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Question

475. Deputy Sean Fleming asked the Minister for Justice and Equality the number of persons that have asked in each of the past five years to come out of the wards of court procedure; the number that were granted; the number of requests on file; and if he will make a statement on the matter. [12983/19]

476. Deputy Sean Fleming asked the Minister for Justice and Equality the procedures involved for a person who no longer wishes to be a ward of court; and if he will make a statement on the matter. [12984/19]

Answer

Minister for Justice and Equality (Deputy Charles Flanagan): I propose to take Questions Nos. 475 and 476 together.
As the Deputy will be aware, the High Court has jurisdiction in wards of court matters and management of the courts is the responsibility of the Courts Service, which is independent in exercising its functions under the Courts Service Act 1998.
However, in order to be of assistance to the Deputy, I have had enquiries made and the Courts Service has provided the number of applications made and granted for discharge from wardship in each of the years 2014 - 2018.

Year Applications made Applications granted
2014 3 3
2015 0 0
2016 3 3
2017 7 7
2018 7 7

The Courts Service has also advised that there is one application on hand at present.
The Deputy will note that all the applications made for discharge from wardship were granted. However, any request for discharge from wardship must be based on medical evidence. Without such evidence an application cannot be put to the President of the High Court for consideration.
The Courts Service has informed me that the process for discharging a person from wardship is in their view straightforward. The current procedure for a person to be released from wardship is as follows:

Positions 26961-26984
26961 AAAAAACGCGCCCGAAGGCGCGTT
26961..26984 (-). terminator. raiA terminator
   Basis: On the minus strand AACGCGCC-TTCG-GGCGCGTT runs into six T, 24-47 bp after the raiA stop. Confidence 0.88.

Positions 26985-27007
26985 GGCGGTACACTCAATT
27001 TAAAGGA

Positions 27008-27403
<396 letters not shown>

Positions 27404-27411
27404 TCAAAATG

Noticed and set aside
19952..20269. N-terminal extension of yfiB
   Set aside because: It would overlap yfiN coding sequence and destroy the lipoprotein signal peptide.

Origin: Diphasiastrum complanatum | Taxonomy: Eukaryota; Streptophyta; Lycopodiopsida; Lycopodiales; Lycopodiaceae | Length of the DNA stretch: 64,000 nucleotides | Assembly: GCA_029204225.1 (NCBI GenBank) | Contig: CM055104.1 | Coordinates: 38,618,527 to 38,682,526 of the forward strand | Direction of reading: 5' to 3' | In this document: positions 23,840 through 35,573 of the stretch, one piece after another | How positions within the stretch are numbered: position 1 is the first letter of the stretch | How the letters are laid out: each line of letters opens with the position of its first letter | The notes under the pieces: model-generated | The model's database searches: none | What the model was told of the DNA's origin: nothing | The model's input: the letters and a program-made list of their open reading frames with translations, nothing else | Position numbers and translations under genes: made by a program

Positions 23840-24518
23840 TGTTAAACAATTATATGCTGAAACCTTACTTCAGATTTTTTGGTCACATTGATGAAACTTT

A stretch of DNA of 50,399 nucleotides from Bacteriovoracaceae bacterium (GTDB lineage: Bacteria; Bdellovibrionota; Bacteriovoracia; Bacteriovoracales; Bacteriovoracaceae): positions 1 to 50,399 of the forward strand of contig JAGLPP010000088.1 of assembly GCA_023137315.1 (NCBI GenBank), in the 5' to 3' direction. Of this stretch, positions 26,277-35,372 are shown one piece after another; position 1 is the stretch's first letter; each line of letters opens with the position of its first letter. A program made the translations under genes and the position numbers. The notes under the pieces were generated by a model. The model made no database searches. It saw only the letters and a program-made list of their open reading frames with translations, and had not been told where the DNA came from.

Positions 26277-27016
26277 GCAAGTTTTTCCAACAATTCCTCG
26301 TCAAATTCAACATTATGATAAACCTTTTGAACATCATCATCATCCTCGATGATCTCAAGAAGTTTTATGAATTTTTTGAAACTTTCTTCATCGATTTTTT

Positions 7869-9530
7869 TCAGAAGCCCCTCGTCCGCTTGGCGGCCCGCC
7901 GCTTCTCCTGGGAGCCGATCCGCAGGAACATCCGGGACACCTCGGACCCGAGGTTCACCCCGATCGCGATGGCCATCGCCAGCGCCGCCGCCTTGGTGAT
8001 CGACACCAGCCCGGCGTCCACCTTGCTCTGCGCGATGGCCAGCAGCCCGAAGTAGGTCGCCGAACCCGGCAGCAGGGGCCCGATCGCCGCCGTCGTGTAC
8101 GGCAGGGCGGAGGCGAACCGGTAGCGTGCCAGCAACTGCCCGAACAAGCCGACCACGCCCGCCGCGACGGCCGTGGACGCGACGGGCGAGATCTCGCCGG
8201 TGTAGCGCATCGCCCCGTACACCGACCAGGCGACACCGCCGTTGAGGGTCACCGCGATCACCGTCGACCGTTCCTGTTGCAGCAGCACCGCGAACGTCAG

- If a person wishes to leave wardship the application is usually made on his/her behalf by his/her committee. However, if the person applies directly to the Wards of Court Office that office will correspond directly with that person. A letter is sufficient to commence the process.
- A report from a medical practitioner saying that the ward is capable of managing his/her property and person must be lodged. The Wards of Court Office will then ask a court medical visitor to attend the ward and to provide a report for the benefit of the court. If that report also confirms that the ward has capacity, the matter is listed before the President of the High Court at the next available wards of court motion list, which is usually on Mondays during the legal term.
- If the President of the High Court is satisfied with the medical evidence, an order is made discharging the person from wardship and remitting him/her control of his/her assets.
The Courts Service has further advised that the process can be completed in a matter of weeks, depending on the time taken to procure the medical reports. However, if there is an urgency to the application it will be prioritised by the Wards of Court Office.